# OpenGL/C++ Rotate relative to shooting gun

I'm trying to make a 2D game where I have a gun that i use to shot things in the direction of the mouse resulting in an angle that I can get. I have some problems with the trajectory of the bullet because I don't know what to put in the Transpose and Rotate function. For example Point 1 has x = 20 and y = 30. I want to shot in the direction of Point 2 at x = 50 and y = 50. To do that i get an angle 't' which I use in the rotate function. But the reality is that I get the animation that I presented in the photo. I increase the x coord of the bullet because I can only shot in right side so only positive x. The bullet is moving on the 0x axis rotated at an angle t but at the same y as the gun. What I want is something like I'm sorry if this is a duplicate I couldn't find a solution to my problem. I think the resulting Matrix should have the form : Translate * Rotate * Translate but I can't find the right x and y.

Sorry if this seemed dumb and thank you for your time!

• I can't post a full answer now, but if you look online, there are ways to find the angle of a triangle, based on its sides. From your figures, create a Point 3, that is sitting directly below Point 2 on the same y as Point 1. That will create a triangle with a square angle, and should make it easier to calculate the other two angles. Nov 16 '20 at 14:48
• If your gun is at (x0,y0) and your mouse is at (x1,y1) then you can work out the angle with atan((y1-y0)/(x1-x0)) You'd need to do some very simple Mechanics, taking into account gravity and acceleration to create a parabolic path (rx,ry) which you'd use as the position of your projectile over time t. You'd need this formula: en.wikipedia.org/wiki/… Nov 16 '20 at 16:38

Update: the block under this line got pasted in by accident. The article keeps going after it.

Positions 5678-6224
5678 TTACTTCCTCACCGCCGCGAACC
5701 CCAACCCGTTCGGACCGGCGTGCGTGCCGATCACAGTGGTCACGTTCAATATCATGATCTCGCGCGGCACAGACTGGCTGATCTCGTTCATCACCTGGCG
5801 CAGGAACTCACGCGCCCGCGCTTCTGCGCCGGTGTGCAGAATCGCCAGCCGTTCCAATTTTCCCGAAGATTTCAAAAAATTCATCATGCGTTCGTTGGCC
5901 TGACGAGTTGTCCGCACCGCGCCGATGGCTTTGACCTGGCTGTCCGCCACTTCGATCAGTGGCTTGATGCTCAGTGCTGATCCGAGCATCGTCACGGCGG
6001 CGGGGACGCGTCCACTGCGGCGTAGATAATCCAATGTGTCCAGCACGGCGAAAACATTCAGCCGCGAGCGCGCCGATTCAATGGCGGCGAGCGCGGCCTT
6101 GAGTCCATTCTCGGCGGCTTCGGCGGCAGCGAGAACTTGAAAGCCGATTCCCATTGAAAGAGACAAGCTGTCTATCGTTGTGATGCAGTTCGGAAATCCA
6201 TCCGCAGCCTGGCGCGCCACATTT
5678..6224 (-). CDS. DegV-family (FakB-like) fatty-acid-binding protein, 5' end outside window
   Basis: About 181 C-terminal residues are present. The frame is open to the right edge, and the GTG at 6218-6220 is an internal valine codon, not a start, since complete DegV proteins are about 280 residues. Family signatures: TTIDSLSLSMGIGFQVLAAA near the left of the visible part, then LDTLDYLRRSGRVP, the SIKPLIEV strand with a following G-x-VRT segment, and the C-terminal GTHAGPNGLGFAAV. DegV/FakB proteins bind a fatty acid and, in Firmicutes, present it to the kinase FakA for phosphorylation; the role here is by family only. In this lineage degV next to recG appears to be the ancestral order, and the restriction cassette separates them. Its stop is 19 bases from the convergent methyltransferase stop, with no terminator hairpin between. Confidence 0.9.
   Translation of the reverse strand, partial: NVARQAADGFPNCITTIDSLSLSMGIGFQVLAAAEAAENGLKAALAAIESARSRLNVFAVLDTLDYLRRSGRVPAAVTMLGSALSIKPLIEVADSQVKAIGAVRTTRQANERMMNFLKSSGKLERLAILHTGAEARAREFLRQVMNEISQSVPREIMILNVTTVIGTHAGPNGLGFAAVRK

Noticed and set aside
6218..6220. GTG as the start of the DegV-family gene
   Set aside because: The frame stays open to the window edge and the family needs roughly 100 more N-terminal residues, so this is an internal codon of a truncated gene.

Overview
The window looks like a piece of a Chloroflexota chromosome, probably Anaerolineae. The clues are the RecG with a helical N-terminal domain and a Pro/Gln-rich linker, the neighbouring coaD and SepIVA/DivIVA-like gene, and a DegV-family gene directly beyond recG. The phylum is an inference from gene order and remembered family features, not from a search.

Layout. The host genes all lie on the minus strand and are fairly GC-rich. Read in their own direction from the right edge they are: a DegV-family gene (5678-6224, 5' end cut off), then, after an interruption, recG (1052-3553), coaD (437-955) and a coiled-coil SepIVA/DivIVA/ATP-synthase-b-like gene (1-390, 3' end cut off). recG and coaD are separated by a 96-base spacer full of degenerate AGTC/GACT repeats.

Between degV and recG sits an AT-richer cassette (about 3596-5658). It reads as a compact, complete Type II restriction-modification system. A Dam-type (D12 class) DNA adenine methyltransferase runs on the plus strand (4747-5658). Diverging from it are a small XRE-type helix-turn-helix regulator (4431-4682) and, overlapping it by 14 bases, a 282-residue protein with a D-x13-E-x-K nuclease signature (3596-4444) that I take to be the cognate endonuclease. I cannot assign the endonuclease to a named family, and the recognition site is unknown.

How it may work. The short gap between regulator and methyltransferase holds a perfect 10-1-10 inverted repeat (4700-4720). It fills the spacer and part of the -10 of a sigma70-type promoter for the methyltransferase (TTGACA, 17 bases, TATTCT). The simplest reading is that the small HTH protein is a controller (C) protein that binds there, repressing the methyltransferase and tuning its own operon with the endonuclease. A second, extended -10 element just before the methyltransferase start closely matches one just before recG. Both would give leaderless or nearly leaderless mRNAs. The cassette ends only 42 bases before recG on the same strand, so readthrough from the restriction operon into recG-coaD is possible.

Let us say you are shooting from p1 with coordinates p1.x and p1.y. And you want to shoot in direction to p2 with coordinates p2.x and p2.y.

When the bullet is created, you will place it in p1. That would be something like this:

bullet.position = p1;


We need to figure out how it should move.

Let us call d the vector that goes from p1 to p2:

d = p2 - p1
d = (p2.x - p1.x, p2.y - p1.y)


If you want the angle t, it will be t = atan2(d.y, d.x) or t = atan2(p2.y - p1.y, p2.x - p1.x) if you prefer. You don't need the angle.

Let us say that the bullet should advance speed distance per unit for time. Then your velocity is:

velocity = d * speed/length(d)


That velocity describes the motion of the bullet. I'm assuming no gravity, as it was not mentioned in the question. I'm guessing this is a top down game.

I suggest to store it in the bullet:

bullet.position = p1;

var d = p2 - p1;
bullet.velocity = d * speed/length(d);


Each game cycle you will move the bullet by velocity according to the number of units of times elapsed. That would be something like this:

bullet.position = bullet.position + (bullet.velocity * delta);


where delta is the elapsed time in the same units used for l. For example l is pixels per millisecond and delta is milliseconds. If you are working with different units you need a unit conversion. For example if l is pixels per second, and delta is milliseconds, you need to divide delta by 1000 so it is in seconds.

The vector operations used:

• Vector addition: v1 + v2 = (v1.x + v2.x, v1.y + v2.y)
• Vector subtraction: v1 - v2 = (v1.x - v2.x, v1.y - v2.y)
• Scalar product: v * s = (v.x * s, v.y * s)
• Length: length(v) = sqrt(v.x * v.x + v.y * v.y)

Alright, let us suppose you are placing a model to represent the bullet, and you want to be able to apply a transformation to the model.

We want to have the orientation stored so we have use it to orient the model.

bullet.position = p1;

var d = p2 - p1;
bullet.direction = d * 1/length(d);
bullet.velocity = bullet.direction * speed;


Let us see how the rotation matrix transformation looks like:

+-                  -+
|  cos(θ)    -sin(θ) |
|                    |
|  sin(θ)    cos(θ)  |
+-                  -+


+-                                          -+

And, of course, you would make your translation matrix from bullet.position.